You made me cry. I was okay until I got to the last couple of lines of your letter where you said:
I need you.
Isn’t that enough?
And suddenly I was sitting at my desk bawling like a little kid. Do you know how many people I’ve said that to in my life? Do you know how many of them never said "yes?" Maybe it’s all this therapy I’m doing lately or maybe I’m just finally peeling away enough of the layers of myself that I can see you there, waiting for me to find you. It’s going to be so hard to write your story because yes, you are me.
You are the me that never knew my father and was always afraid to ask anyone any questions about him. You are the me that is filled with hundreds of questions about why I do the things I do and wondering if anyone else ever felt the same way I feel right this moment. You are the me that questions who makes us what we are, heredity or environment or some combination of the two. You are the me that doesn’t laugh out loud and is always afraid of looking silly in front of other people. You are the me that is sure I am the only one in the entire history of the universe who ever did something wrong and can’t forgive themselves for it.
To write your story means to lay myself wide open to feeling everything you feel. It means actually allowing myself to FEEL. Do you know how many years I have spent not feeling things? Sigh. I suppose you do. Your story is going to rip me up in a lot of ways and what if I can’t put myself back together again? You will turn me inside out and then everyone will be able to see who I really am and then, well, and then they might all turn away.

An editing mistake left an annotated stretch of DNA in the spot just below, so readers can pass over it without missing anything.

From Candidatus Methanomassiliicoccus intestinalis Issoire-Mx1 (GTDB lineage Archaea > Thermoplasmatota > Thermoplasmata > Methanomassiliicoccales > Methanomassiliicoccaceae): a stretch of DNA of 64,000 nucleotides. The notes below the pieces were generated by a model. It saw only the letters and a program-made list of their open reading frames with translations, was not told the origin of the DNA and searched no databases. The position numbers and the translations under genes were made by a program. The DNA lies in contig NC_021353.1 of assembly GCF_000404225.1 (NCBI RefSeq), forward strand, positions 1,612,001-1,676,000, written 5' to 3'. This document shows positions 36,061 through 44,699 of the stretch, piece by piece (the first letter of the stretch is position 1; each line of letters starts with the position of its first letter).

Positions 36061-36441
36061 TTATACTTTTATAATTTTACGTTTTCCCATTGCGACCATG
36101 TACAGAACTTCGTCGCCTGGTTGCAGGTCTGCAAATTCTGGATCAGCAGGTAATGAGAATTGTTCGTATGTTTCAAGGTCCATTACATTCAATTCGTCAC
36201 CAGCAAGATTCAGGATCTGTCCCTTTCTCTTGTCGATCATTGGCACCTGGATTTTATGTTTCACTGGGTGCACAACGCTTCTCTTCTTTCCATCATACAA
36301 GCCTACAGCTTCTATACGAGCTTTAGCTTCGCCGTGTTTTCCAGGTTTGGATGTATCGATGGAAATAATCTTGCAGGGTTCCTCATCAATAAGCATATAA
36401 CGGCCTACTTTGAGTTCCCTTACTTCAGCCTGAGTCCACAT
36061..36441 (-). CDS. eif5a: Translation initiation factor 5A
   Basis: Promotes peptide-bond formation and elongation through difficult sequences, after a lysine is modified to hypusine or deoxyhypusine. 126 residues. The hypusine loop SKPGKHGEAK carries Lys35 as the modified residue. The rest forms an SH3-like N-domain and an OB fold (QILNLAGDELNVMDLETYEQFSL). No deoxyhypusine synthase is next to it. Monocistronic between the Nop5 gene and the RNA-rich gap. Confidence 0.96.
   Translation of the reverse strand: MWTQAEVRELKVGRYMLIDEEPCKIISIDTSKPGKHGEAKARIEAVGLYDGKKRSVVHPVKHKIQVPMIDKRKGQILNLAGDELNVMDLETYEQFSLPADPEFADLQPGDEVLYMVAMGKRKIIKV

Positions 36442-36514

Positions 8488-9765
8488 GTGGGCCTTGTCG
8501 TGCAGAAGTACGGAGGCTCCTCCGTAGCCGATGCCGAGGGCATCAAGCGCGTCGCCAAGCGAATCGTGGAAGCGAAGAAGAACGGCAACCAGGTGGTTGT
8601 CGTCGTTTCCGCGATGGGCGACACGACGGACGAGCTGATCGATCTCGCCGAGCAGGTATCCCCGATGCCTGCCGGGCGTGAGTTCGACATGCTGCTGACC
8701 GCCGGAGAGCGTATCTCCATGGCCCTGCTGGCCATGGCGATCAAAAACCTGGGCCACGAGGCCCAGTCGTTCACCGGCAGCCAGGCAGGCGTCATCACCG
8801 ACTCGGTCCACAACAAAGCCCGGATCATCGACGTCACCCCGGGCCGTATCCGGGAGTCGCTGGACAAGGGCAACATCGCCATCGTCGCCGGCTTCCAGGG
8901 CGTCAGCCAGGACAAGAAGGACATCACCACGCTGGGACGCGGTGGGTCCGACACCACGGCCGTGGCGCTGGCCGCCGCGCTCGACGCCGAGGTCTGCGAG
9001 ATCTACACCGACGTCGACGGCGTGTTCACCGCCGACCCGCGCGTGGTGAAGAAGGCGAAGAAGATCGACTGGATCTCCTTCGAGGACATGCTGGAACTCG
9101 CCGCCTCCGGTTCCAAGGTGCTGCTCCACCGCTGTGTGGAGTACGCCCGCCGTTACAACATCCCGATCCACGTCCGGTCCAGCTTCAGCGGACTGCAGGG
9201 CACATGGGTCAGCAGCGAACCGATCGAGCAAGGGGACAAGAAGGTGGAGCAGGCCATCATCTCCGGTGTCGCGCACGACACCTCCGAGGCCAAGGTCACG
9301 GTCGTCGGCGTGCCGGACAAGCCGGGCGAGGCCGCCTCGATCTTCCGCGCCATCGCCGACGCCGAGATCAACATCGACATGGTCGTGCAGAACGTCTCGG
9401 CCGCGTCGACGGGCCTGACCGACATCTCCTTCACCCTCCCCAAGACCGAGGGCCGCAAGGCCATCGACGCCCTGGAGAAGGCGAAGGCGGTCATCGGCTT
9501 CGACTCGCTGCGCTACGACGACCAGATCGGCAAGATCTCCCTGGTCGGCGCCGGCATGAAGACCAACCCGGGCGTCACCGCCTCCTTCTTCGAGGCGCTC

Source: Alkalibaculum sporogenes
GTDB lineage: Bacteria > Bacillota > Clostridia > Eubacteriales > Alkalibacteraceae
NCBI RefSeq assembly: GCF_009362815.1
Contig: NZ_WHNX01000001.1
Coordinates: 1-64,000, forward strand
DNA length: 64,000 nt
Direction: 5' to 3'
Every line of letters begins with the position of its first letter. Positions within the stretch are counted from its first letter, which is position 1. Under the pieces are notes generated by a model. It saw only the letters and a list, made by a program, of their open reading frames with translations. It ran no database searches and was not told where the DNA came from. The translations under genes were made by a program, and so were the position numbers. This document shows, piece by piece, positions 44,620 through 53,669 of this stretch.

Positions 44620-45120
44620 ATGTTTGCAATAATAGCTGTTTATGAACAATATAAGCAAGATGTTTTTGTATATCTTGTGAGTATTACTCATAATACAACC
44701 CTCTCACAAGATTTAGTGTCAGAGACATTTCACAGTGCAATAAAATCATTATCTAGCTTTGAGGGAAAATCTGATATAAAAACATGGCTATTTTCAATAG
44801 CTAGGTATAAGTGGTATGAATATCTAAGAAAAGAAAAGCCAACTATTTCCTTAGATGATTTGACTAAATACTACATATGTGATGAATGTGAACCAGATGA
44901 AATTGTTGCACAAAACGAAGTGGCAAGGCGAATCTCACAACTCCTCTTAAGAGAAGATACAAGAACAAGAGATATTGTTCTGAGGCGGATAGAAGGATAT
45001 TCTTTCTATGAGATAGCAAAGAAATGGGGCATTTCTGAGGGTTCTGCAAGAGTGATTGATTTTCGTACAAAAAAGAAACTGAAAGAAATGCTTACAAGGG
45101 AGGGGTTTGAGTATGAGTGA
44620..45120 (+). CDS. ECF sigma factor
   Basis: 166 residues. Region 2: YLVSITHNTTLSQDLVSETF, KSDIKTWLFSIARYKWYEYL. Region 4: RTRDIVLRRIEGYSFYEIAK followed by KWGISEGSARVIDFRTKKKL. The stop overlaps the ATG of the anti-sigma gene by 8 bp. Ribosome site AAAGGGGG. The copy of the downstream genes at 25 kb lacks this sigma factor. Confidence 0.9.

If I put myself out there for you like that and then your story falls apart, I don’t know if I can handle it.
But I think the hardest thing about your story, the very hardest thing about writing your story, is that by the end of the book you are going to understand where you came from and what made you the person you are today. You are going to get answers to all those questions you jot down in that notebook you hide in your flight bag. You, Flyboy, are going to get to know all about your dad.
And me, I never will.
Author with a hole in her heart
Dear Plant Kid,
I love writing about you and I love sharing plant knowledge but I really really need to know what you want. I have no title for your story, no names for most of the people in your story, no idea what your story is about and absolutely no idea what the point of the whole story is.
What do you want more than anything else in the world? Why can’t you have it? What’s getting in your way? What would happen if you got your deepest wish?
All the roses and oranges and friends and favors you do for Mr. Mac don’t amount to a hill of beans if you can’t make me want something for you.
Author moving you to the bottom of the list, for now
Dear Lost boy,
I understand. Really I do. I want to remind that I did share the beginning of YOUR story in my Teaser Tuesday. I haven’t done that for anyone else yet. I think you and Flyboy are neck and neck. I know more about his story than I do yours but I know more about yours than I do Plant kid’s story.
There’s another thing I’ve been thinking about with you. There’s this kid who used to talk to me. His name was Frankie. Frankie grabbed me by the throat when I was driving one day and wanted to tell me about some terrible things. He had a sister. A sister with a secret. I saw Frankie’s house and I saw where his mom worked and I saw a bunch of not-so-pretty things in Frankie’s life. The last time I saw Frankie he was running, fast, away from something or someone. He hasn’t spoken to me for over a year. Maybe longer.
Now I can’t help but wonder, are you Frankie?